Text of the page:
4. Detmar SB, Muller MJ, Schornagel JH, Wever LD, Aaronson NK. Health-related quality-of-life assessments and patient-physician communication: a randomized controlled trial. JAMA. 2002;288:3027–3034.
5. Fayers T, Strouthidis NG, Garway-Heath DF. Monitoring glaucomatous progression using a novel Heidelberg Retina Tomograph event analysis. Ophthalmology. 2007;114:1973–1980.
6. Gruber JS, Hageman M, Neuhaus V, Mudgal CS, Jupiter JB, Ring D. Patient activation and disability in upper extremity illness. J Hand Surg Am. 2014;39:1378–1383.e1373.
7. Hartrick CT, Kovan JP, Shapiro S. The numeric rating scale for clinical pain measurement: a ratio measure? Pain Pract. 2003;3:310–316.
8. Hess EP, Knoedler MA, Shah ND, Kline JA, Breslin M, Branda ME, Pencille LJ, Asplin BR, Nestler DM, Sadosty AT, Stiell IG, Ting HH, Montori VM. The chest pain choice decision aid: a randomized trial. Circ Cardiovasc Qual Outcomes. 2012;5:251–259.
9. Hibbard JH, Mahoney ER, Stockard J, Tusler M. Development and testing of a short form of the Patient Activation Measure. Health Serv Res. 2005;40:1918–1930.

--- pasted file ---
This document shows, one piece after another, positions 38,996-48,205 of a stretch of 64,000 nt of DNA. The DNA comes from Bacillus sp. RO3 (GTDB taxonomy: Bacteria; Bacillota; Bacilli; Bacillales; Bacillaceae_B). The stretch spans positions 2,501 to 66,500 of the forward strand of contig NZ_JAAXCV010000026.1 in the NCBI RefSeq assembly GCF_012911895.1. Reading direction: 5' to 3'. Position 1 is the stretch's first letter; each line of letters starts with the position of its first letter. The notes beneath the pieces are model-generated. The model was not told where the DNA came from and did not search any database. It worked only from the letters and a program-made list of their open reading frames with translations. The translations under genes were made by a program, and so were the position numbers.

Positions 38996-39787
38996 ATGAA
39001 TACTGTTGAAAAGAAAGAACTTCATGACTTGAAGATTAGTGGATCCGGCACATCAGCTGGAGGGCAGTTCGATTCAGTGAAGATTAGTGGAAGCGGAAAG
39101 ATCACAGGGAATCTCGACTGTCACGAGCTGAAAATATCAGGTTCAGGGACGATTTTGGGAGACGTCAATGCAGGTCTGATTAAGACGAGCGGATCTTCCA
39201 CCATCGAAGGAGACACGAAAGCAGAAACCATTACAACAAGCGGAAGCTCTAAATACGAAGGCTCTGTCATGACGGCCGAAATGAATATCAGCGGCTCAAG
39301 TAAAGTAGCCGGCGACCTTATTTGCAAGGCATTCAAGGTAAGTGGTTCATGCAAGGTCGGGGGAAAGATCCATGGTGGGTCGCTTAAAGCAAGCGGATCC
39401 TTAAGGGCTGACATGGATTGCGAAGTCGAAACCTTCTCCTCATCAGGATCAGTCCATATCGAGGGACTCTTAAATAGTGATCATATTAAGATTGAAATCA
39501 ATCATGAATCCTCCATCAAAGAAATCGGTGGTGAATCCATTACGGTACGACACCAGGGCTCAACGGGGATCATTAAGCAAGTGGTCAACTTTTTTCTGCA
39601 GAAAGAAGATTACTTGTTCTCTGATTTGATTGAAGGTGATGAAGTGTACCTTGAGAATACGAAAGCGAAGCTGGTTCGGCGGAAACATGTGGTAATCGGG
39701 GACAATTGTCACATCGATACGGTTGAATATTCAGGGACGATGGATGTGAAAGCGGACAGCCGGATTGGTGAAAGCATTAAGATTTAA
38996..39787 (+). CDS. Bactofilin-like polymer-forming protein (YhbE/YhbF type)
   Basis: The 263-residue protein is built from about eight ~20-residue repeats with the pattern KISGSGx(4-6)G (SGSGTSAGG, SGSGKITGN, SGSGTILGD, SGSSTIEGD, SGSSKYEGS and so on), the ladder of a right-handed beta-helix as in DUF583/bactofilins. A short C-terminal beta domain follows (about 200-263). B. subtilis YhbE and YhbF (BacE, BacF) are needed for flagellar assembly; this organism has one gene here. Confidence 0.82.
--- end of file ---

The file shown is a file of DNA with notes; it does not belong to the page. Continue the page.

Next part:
10. Klassbo M, Larsson E, Mannevik E. Hip disability, Score Osteoarthritis Outcome. An extension of the Western Ontario and McMaster Universities Osteoarthritis Index. Scand J Rheumatol. 2003;32:46–51.
11. McLachlan SA, Allenby A, Matthews J, Wirth A, Kissane D, Bishop M, Beresford J, Zalcberg J. Randomized trial of coordinated psychosocial interventions based on patient self-assessments versus standard care to improve the psychosocial functioning of patients with cancer. J Clin Oncol. 2001;19:4117–4125.
12. Montori VM, Shah ND, Pencille LJ, Branda ME, Van Houten HK, Swiglo BA, Kesman RL, Tulledge-Scheitel SM, Jaeger TM, Johnson RE, Bartel GA, Melton LJ 3rd, Wermers RA. Use of a decision aid to improve treatment decisions in osteoporosis: the osteoporosis choice randomized trial. Am J Med. 2011;124:549–556.